The Independent. (Cashion, Okla.), Vol. 6, No. 8, Ed. 1 Thursday, June 26, 1913 Page: 2 of 6
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East Bound No. 708 due 1:09 p.m.
West " No. 707 " 2:05 p.m.
These trains are daily.
J. B. Plum, Agent
Established May 14, 1908.
Navina R. R. Time Card
Ft. Smith & Western
East Bound West Bound
Time No. Time
8:05 a. m. 19 8:30 a. m
3:10 p. m. 15 5:22 p. m
1:35 p. m. 47 1:35 P- m
Col. A. T. Richardson
I will cry sales for one per
cent. rhone 31
Reference: Any one I have
cried a sale for.
Col. O. F. Kakins
Have had experience. Sat-
isfaction guaranteed. For
sale dates see Farmers State
Bank, or Phone 152 R Line,
Cashion, Okla., my expense.
prosperous condition of the com-
munity at this time.—X.
W. F. BARNARD
Editor and Proprietor.
On account of the failure of the
crop in America, dealers say lem-
ons will sell for seventy or eighty
cents a dozen before the year is
out. This, however, will have no
effect on the price of red lemonade,
for obvious reasons. — Renfrow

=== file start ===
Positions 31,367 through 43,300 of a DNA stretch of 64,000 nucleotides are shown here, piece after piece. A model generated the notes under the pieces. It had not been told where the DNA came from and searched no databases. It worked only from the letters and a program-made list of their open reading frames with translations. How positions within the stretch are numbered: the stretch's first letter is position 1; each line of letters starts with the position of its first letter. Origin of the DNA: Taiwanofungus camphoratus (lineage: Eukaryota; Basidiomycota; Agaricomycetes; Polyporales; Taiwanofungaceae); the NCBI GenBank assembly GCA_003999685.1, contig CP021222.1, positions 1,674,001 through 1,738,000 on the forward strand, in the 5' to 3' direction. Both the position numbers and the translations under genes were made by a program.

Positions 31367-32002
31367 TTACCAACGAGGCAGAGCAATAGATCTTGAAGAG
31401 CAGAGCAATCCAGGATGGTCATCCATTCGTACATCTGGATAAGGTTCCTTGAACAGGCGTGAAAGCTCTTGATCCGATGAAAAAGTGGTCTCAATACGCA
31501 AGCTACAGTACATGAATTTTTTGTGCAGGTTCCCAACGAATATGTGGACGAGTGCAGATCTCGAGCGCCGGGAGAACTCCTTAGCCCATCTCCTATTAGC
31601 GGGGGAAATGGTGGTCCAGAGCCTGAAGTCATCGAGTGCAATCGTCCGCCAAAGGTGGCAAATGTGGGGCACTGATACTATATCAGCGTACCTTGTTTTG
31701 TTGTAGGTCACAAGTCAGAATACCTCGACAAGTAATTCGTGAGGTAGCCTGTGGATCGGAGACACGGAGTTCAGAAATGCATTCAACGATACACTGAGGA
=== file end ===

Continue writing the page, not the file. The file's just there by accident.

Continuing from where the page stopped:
Subscription $1. a year in advance
50 cents for 6 mo.
30 cents for 3 mo.
Entered as second-class mail matter
at the postofflce at Cashion, Okla.,
for transmission through the mails,
under the Act of Congress March
"The bee that gets the honey,
Don't hang around the hive."
ut:aii>K.N< B PHONE :«>
William Allen White is a great
man, and a good one, whether you
follow the trail he is laying out or
not. When he "takes his pen in
hand" he stirs up something all
over Kansas, and in some other
states. He talks so plain that the
big soothing salve spreaders don't
s. 8. Cole
Farm Loans, Real Estate,
and Insurance. Insures
Farm and City Property.
Office E. Side Main Street
Mrs. Florence Wentwortli
WILL. UK IN CASHION MONDAY MORN!NO,
W KDNEHDAY MORNINH, FHIHAY AKTKU-
NOON AND MATUHUAY MOHNINdl OF BACH
OFFICE ROOMS OVER FARMERS
KX AM I NATION ANI) DKMONHT RATION
Give me a call
and leave order B
Published Every Thursday.
Cashion, Okla., June 26,1913
Have you made up your mind
to vote for or against the repeal of
section nine of article nine, of the
state constitution?You get another
chance in August to vote on it.
Do not go up against another
man's game; get a game of your
own and play it to the limit. And
by the way, a game where both
parties do not win is immoral. —
We do not know whether condi-
tions have changed with years, but
it is a fact that it takes more brains
to successfully conduct a farm
now than most any other business
we know of.
We have always stood up for
Coburn, but when he says we
should be happy and tear our
shirt boosting whether the chinch
bugs kill everything or not, we
dunno about it.
what he meant. When they under-
stand that fully they may help to
make a better government out of
what they have. Heretofore part
of them have been trouble mak-